I decided it was best to set up a face-to-face meeting, where I could make the “pitch,” using the language from the letter. She seemed impressed by my research and supported my request. She sent the letter to the organizational leadership. I was incredibly nervous scheduling this meeting, but I knew I had a powerful letter in my hand that I could use as back-up.

3. The process of asking for a raise involves not only identifying what you’ve done for the organization, but also the value you’ll contribute going forward. How’d you identify short-term and long-term goals that would benefit the company?

This was an interesting exercise – something I never considered before I started GetRaised.com. I started by thinking about how I personally wanted to grow with the company in the short-term and long-term (what kind of skills did I want to gain? what kinds of projects would I like to do?) and then translated that into a benefit for the organization. For example, if you wanted to work on more projects independently, this would benefit the time your supervisor would have to dedicate to managing your work.

4. What did you do to prepare for the in-person meeting? Did you encounter any push back from your supervisor? If so, how’d you address it?

The letter was a big help. I knew if I fumbled, I could just read what I had written. I prepared for the meeting by imagining the worst that could happen (maybe not a smart strategy, but I wanted to be prepared for a big “NO”). I did not receive any push back, and I think that has a lot to do with the solid argument I made for why I was due for a raise.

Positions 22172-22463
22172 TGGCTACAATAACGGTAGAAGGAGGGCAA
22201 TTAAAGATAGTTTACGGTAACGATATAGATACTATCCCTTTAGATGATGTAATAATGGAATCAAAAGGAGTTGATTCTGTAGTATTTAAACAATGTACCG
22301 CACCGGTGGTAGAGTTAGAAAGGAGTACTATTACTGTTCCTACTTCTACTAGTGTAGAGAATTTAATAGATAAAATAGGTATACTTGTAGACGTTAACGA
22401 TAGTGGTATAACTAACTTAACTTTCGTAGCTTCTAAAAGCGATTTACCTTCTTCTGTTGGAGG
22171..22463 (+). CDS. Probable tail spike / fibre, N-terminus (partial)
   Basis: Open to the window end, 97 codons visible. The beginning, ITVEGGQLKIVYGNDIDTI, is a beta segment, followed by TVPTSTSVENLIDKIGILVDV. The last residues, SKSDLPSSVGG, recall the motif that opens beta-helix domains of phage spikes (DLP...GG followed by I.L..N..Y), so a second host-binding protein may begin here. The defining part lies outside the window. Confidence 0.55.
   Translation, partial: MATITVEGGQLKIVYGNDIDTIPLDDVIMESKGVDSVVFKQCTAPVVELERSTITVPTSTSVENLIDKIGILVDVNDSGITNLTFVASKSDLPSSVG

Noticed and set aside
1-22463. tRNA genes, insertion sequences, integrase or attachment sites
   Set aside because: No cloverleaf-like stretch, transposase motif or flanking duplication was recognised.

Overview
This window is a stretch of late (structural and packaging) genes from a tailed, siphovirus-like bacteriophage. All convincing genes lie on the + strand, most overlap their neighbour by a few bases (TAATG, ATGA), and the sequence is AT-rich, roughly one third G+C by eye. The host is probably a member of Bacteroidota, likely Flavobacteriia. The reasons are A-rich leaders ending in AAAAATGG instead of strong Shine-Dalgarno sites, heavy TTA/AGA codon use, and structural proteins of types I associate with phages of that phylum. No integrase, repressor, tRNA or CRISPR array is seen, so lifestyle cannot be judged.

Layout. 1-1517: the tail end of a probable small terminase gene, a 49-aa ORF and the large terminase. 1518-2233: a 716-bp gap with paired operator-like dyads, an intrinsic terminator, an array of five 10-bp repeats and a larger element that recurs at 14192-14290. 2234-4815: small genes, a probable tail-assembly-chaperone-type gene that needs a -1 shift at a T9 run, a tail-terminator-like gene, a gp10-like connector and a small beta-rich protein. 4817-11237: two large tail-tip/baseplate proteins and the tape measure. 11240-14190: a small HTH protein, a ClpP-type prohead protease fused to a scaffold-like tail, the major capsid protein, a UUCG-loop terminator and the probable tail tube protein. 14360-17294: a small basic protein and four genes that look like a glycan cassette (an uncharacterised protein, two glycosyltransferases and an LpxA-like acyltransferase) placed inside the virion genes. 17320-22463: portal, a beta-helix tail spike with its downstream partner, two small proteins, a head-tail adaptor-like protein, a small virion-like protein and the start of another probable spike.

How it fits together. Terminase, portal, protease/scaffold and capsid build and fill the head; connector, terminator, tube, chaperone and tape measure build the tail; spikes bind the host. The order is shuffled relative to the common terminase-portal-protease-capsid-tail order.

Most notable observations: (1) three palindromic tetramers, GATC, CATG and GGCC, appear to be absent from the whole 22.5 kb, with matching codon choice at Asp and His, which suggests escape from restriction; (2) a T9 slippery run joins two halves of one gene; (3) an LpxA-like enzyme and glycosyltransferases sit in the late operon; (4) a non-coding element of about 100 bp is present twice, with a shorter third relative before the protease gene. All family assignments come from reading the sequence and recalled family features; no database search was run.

5. Are there any other tricks, tips, or pointers you’d like to share with my readers?

Make sure you have a case for asking for a raise. “Deserving” a raise or needing more money is not a reason for an employer to increase your salary.

I debated whether or not to ask for a raise in the first place. I work for a nonprofit that was going through some financial challenges. At the same time, I wasn’t sure I was actually being underpaid.

Not only did I do a lot of salary research with similar positions in my field, but I did some investigation at my organization to make sure that the timing in the fiscal year was appropriate, that there were enough projects in our team’s pipeline, and that we were getting on-track financially and they could afford to compensate me more.